President/general manager Billy King, senior vice president/assistant general manager Tony DiLeo and director of player personnel Courtney Witte made the first trip. This time, they were to be joined by coach Maurice Cheeks and possibly executive vice president Larry Brown.
Today's trip tells you this much: Yi's advisers, including agent Dan Fegan, must believe Yi could be available as late as No. 12, the first of the Sixers' three spots in the first round. But it doesn't necessarily tell you that Yi is one of the players the Sixers have targeted.
"We're doing this partly to let Maurice see him in person," King said yesterday after Rice shooter Morris Almond and Arizona wing man Maurice Williams worked out at Philadelphia College of Osteopathic Medicine. That session essentially became a one-on-one competition after Florida State's Al Thornton delayed his visit until next Monday because of a sprained ankle and De Paul's Wilson Chandler canceled.
"We'll see what [Yi] does every day, preparing for the NBA season," King said. "We're just doing our research. We felt it's best to get out there."
Yi is a fascinating prospect, following a path pioneered by Wang Zhi-Zhi, Mengke Bateer and, most successfully, Yao Ming. He is listed as 19 years old in the NBA's media draft guide, but various reports have listed him as old as 24.
"[Yi] is very close to a player like Amare Stoudemire [of the Phoenix Suns]," Yao said when the Houston Rockets played in Philadelphia in March. "He's taller, almost 7 feet. He has very nice touch. He's very athletic. I think he has good . . . balance for a great player."
Asked at the time whether Yi was ready for the NBA, Yao - who has developed into an All-Star center - said, "From my experience, it's very important for him to play in the summer league. I think that will be good for him and his team, which team drafts him. I was not in summer league the year the Rockets drafted me, and I had a very tough start. For a player from China, you need time to adjust."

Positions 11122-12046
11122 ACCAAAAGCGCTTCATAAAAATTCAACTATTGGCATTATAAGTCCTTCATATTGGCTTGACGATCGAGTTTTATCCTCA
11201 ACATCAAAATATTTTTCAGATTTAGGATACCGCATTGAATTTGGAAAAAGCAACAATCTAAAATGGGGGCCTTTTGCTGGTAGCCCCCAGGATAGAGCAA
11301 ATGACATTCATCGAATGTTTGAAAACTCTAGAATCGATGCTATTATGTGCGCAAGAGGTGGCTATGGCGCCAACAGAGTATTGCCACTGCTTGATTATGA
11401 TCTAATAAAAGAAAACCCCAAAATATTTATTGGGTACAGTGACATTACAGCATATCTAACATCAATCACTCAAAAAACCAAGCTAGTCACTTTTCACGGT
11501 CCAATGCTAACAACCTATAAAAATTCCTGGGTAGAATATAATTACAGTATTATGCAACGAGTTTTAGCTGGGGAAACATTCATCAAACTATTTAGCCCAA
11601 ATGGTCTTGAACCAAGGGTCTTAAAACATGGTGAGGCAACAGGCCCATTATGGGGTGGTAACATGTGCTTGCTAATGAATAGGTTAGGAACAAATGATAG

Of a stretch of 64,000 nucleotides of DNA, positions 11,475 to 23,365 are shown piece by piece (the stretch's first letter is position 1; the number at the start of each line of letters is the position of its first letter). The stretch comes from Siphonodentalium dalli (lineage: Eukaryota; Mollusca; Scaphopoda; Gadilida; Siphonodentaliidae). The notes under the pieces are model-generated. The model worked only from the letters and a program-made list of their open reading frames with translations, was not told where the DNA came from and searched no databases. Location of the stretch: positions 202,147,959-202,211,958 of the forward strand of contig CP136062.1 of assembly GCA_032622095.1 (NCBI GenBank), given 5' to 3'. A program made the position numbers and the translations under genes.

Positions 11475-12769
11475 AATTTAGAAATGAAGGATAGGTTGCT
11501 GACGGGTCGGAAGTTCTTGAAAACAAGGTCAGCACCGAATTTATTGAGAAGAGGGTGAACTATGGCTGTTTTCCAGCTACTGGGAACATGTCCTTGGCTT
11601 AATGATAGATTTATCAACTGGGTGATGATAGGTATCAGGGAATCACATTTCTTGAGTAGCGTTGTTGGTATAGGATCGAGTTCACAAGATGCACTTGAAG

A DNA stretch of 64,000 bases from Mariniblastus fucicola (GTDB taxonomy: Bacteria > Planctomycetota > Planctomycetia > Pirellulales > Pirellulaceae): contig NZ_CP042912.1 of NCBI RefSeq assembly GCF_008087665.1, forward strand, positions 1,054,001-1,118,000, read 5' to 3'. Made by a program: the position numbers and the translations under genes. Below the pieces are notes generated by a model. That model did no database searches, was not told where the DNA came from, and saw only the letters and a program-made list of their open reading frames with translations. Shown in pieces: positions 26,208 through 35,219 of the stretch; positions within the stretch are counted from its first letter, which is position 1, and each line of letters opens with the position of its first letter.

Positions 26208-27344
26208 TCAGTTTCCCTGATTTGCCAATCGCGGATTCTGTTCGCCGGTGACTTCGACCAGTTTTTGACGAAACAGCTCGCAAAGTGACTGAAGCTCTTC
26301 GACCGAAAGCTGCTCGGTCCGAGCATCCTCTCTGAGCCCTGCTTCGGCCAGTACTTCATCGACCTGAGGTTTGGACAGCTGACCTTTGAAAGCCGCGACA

Yao described Yi as "a very good 4-position [power forward] player, can play a little 5 [center]. He's a good shot-blocker. He just needs the right training, people who can tell him how to play at this level."
Various reports have indicated that the transition will be easier for Yi, because he has a better command of English than Yao initially had.
"There is no reason to be nervous," Yi recently told the San Francisco Chronicle through a Mandarin interpreter. "I know what I've been learning, what I've been working on. How hard [the jump is] depends on yourself. I think if you work hard enough, you'll be fine."
Yi, playing for the Guangdong Southern Tigers, reached the finals of the Chinese Basketball Association five times, winning three championships. He joined his country's national team in 2002-03 and became a starter with Yao, playing for veteran NBA coach Del Harris.
He averaged 24.9 points, 11.9 rebounds and 1.8 blocks this season, with his team losing the championship series to Bayi, led by Zhi-Zhi.
"Everybody says we haven't drafted [an international player]," King said, "but there have been times we've had guys [we were very interested in]."
That list includes current Orlando forward Hedu Turkoglu, Utah forward Andrei Kirilenko and, most recently, Golden State big man Andris Biedrins. The Sixers were prepared to take Biedrins, who had been training in Philadelphia, at No. 9 in 2004 until Andre Iguodala became available. *